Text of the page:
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Introducing….

Andrew Stafford
Mathematics Teacher

 

What do you like most about your role as a mathematics teacher?
The contact with the students is probably the highlight of being a teacher for me. That’s what I like about teaching anything, it doesn’t have to be mathematics.


What inspires you about mathematics in particular?
It’s a personal interest. I love mathematics. There are all sorts of different things with mathematics: the history, the people. We’ve also got phenomenal mathematicians here in New Zealand who are very willing to come and speak to students. I get interested students to university to listen to their special public lectures at a level that anybody can understand. 

Where can mathematics take you career-wise?
There is a list of a great number of CEOs of big finance companies, banks, insurance, and a huge proportion of them have pure maths degrees. Economics looks for the highest possible mathematical ability. Those are the students they want. The content of mathematics is often not important, it’s the way it makes people start thinking. They think a little bit more abstractly, a bit differently from others and it seems to put them in a good position for making judgement, especially financial and economic. Other places where there is a regular growth are number theory and coding.


Can mathematical ability be developed or is it something innate?
My belief is that anybody should be able to do it. Obviously there is an in-built ability but I think it can be developed a lot more. A lot of people get turned off mathematics at an early age. We don’t have good mathematics teaching early on and a lot of students get turned off because they’ve had negative experiences with it.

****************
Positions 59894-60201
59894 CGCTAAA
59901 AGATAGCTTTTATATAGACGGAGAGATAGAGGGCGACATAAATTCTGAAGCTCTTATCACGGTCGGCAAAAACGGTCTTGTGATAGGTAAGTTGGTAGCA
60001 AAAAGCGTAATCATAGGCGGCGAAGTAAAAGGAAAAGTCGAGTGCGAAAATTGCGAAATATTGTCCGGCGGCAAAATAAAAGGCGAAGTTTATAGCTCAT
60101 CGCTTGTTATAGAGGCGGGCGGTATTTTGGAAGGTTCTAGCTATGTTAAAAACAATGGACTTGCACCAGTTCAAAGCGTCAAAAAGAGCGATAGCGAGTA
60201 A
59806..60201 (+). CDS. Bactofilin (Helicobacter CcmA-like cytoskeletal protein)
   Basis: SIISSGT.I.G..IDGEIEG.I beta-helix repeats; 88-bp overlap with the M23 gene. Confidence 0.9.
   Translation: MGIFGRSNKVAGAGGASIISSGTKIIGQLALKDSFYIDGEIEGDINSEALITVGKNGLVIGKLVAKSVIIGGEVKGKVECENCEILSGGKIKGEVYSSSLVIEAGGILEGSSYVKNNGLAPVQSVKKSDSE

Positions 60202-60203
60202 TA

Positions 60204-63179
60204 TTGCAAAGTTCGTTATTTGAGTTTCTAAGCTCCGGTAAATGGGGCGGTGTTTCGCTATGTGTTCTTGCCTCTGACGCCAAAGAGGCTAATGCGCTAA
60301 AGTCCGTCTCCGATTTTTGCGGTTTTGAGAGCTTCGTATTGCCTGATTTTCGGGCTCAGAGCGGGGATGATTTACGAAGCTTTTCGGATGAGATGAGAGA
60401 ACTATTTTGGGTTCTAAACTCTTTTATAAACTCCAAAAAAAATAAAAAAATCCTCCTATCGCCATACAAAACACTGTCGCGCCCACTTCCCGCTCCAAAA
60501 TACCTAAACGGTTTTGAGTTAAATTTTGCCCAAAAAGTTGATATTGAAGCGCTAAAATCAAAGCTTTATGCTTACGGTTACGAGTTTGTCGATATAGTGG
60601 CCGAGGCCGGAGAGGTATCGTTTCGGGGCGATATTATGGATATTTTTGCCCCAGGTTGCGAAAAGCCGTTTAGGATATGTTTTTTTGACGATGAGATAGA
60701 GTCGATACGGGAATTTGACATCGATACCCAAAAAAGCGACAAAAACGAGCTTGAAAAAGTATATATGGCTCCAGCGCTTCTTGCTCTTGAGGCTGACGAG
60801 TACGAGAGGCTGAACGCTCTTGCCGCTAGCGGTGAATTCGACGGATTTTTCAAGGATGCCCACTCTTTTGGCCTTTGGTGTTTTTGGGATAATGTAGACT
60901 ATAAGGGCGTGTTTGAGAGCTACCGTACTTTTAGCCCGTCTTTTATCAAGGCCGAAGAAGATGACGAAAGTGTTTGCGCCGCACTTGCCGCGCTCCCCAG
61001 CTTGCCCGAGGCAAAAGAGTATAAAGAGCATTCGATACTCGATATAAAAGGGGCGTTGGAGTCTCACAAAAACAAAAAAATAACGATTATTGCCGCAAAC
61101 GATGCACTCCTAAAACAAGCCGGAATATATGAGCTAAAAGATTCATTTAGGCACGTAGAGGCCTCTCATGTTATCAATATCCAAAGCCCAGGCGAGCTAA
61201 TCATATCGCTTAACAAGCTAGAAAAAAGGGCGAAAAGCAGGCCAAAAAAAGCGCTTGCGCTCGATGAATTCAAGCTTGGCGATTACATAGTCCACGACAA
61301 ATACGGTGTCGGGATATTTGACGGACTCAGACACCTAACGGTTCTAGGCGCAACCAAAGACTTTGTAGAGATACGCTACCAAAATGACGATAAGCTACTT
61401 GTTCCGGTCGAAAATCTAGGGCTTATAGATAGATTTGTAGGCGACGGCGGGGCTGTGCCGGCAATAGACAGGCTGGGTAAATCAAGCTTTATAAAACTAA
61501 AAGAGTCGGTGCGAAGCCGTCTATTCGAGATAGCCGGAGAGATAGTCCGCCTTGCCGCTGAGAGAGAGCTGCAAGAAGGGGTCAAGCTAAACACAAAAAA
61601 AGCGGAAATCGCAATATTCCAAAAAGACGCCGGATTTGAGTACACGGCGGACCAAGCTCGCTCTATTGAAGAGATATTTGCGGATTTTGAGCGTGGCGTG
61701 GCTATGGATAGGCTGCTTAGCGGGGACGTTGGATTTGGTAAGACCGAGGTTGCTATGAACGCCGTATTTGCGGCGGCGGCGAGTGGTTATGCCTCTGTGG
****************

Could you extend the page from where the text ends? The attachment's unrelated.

How can maths benefit those who are not planning to make it their career?
The level of mathematics set at school will allow people to cope perfectly well with any mathematics in their life. The programme covers most of the processes that people do really need like addition, subtraction, very simple mathematics and a few concepts that might help them problem solve.

What are you previous students doing now?
They’re doing all sorts of things. Some of my best students are doctors and lawyers. One works in Hong Kong in a very high-powered job running a transport and freight company in Hong Kong. I had one student who’s doing Maths at Oxford. A couple of my students are maths teachers. It makes you quite pleased to see someone become a maths teacher.


ACG Senior College is quite international. Is it challenging to teach mathematics to non-native English speakers?
No, it’s fun! You just change your style to deal more with language and it actually helps with teaching for all students because quite often you just assume knowledge and with the second language students you don’t make those assumptions. So you get used to explaining more and it clarifies the language for them.


What advice would you give to students who want to succeed in mathematics?
Work hard. That’s all they have to do. If students have got the right attitude they’ll succeed. It’s as simple as that. It’s the same with everything. What you get out of something is what you put into it.


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Address: 66 Lorne Street
(entrance from Rutland Street)

Auckland, New Zealand 

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